Doshisha: First Week of Classes and Clubs

This first week has been pretty hectic. I have classes in Kyoto, where I live, and Kyotanabe, an hour and a half away, so everyday is packed. I’m also looking into circles to join. Circles are the Japanese equivalent of clubs in America, and clubs are the equivalent of a varsity sports. There are so many interesting circles that I was hoping to join, but coming here, I found out that many students don’t speak English so you can’t really join just any circle.

A few days before school began, there was bunch of recruitment on campus for clubs and circles. I don’t look too far off from a typical Japanese college girl so people treated me as if I knew Japanese. That was mildly frustrating since that meant I had no idea what they were saying, but also quite nice since they approached me much more easily than the other ryuugakusei. Fortunately, only one circle denied me because of my lack of Japanese ability. I’m sticking to tennis and dance circles since I wouldn’t need too much guidance in those activities– I don’t know how I would fare in any of the other circles.

Doshisha Circle Performance

Oddly enough, this was a recruitment skit for a large and popular tennis circle on campus: DTLA

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Doshisha: Registering for Classes


LUNCH IS HELLA CHEAP. YES. This is my friend’s lunch of only 536 yen… but 95% of the food is non-vegetarian friendly ::cries::

There are many programs at Doshisha for foreign students. I will specifically be speaking about the nichibun program that is reserved for short-term exchange students, which all UCEAP students fall under. Though the UCEAP application had said that coming to Doshisha requires no Japanese language ability, it would have been useful to know that there is very little support for English speakers. I ran into many difficulties registering for classes because all of information was given to us in Japanese (probably… honestly, I still don’t know what they said). This post is about:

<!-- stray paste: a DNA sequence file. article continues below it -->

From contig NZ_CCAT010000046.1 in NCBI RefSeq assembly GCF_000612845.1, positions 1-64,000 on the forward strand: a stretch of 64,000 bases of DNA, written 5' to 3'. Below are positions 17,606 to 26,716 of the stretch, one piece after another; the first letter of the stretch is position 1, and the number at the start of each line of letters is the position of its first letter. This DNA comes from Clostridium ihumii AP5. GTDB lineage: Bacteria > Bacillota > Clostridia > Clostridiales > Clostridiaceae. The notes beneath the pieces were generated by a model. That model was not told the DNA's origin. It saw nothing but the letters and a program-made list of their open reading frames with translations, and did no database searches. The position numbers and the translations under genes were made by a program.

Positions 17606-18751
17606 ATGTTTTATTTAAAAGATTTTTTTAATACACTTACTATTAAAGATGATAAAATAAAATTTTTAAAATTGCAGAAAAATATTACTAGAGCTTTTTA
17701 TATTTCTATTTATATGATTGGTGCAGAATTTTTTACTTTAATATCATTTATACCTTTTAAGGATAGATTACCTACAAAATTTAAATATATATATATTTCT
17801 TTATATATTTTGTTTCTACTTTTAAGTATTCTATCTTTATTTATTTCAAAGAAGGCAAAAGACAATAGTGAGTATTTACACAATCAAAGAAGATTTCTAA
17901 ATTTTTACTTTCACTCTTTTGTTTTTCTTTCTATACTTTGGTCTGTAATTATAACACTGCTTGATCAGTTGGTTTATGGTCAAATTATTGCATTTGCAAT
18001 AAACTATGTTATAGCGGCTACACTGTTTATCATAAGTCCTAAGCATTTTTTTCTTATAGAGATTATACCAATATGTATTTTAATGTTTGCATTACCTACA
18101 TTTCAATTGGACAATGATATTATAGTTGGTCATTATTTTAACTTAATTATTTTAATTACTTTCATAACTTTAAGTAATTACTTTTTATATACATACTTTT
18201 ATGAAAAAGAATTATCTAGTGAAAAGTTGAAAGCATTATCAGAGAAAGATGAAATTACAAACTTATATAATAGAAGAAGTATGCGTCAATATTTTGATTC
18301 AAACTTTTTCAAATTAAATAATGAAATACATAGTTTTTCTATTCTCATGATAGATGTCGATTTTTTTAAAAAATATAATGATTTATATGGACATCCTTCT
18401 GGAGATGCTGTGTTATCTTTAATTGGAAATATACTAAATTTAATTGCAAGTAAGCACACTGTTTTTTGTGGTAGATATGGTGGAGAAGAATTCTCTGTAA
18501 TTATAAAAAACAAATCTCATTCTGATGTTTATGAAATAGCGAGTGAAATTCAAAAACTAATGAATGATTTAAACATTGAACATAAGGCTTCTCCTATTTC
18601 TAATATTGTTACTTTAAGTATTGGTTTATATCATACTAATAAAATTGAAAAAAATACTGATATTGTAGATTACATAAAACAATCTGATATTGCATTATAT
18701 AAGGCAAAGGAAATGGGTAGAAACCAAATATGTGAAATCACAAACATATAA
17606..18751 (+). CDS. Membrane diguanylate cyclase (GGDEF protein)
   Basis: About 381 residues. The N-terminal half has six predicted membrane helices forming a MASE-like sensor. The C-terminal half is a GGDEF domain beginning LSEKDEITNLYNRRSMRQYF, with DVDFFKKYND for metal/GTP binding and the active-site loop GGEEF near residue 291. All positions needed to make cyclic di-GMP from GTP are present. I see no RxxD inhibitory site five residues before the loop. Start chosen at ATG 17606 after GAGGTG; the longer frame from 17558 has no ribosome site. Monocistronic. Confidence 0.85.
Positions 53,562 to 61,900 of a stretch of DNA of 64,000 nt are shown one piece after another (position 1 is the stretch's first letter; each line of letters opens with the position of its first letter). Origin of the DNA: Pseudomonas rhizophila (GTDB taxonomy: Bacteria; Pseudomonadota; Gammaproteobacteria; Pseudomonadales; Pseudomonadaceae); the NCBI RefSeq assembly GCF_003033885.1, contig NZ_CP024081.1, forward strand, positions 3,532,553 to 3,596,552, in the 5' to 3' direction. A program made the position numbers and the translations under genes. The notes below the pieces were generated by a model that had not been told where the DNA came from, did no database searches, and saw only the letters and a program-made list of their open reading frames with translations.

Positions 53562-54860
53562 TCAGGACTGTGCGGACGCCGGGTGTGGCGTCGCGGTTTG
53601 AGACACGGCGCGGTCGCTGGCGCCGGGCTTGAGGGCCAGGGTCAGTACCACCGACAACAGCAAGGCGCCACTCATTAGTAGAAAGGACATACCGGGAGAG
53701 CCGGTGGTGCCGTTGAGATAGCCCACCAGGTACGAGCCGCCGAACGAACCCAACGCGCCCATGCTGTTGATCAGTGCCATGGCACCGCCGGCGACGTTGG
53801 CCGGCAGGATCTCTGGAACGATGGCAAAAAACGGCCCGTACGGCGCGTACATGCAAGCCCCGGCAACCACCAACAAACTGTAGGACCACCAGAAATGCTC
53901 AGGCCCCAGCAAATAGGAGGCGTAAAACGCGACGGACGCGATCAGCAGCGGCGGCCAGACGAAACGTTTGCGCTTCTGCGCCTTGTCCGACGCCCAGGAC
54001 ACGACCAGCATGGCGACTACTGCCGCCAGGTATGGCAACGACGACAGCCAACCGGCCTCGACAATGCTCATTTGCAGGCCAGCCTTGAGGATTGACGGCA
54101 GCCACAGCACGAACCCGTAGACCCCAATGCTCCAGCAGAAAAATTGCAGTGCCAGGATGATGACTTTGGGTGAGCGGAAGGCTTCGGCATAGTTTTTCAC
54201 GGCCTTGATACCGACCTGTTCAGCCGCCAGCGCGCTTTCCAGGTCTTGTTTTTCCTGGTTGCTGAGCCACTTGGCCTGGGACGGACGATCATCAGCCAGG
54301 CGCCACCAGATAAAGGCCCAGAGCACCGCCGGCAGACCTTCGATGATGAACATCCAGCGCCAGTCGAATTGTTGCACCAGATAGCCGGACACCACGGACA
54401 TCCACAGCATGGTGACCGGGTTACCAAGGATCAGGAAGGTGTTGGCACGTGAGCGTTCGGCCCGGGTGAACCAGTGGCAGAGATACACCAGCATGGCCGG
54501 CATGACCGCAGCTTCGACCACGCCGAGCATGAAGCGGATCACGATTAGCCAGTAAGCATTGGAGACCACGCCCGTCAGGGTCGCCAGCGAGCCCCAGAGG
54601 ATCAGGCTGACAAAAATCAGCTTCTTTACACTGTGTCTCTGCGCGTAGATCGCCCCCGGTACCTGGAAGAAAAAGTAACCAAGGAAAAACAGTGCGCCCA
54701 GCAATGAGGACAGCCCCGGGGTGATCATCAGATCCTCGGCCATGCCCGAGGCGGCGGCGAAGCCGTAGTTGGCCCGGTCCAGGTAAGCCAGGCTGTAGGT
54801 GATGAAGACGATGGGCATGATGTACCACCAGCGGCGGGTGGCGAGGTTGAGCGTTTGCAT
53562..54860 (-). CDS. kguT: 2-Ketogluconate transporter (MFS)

1. Japanese Courses
  2. Difficulties with Elective Course
  3. Elective Course Selection
  4. One Important Tip

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Finding a Homestay in Kyoto

the demonic cuties that I live with in Japan: Mikke-chan and Sakura-chan

With the UCEAP program to study abroad at Doshisha, I was given only foreign student dormitories to choose from for housing. They are extremely cheap, but considering that I am only here for 5-6 months, I wanted something more immersive. Also, I really dig the Washitsu aesthetic. None of the rooms from the dorms were tatami mat. The last two things to push me into having to find my own housing was: I wanted to be able to have overnight guests (I have friends who are visiting me), and I missed the deadline for applying for housing. Hehe.

I found a variety of options and sites to be quite useful:

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Cheap Japanese Data Cellphone Plan (IIJMIO)

** Anything marked with an asterisk is accompanied by a disclaimer that I have no Japanese knowledge and therefore cannot read any of the websites. I am making guesses based on a variety of different translation means.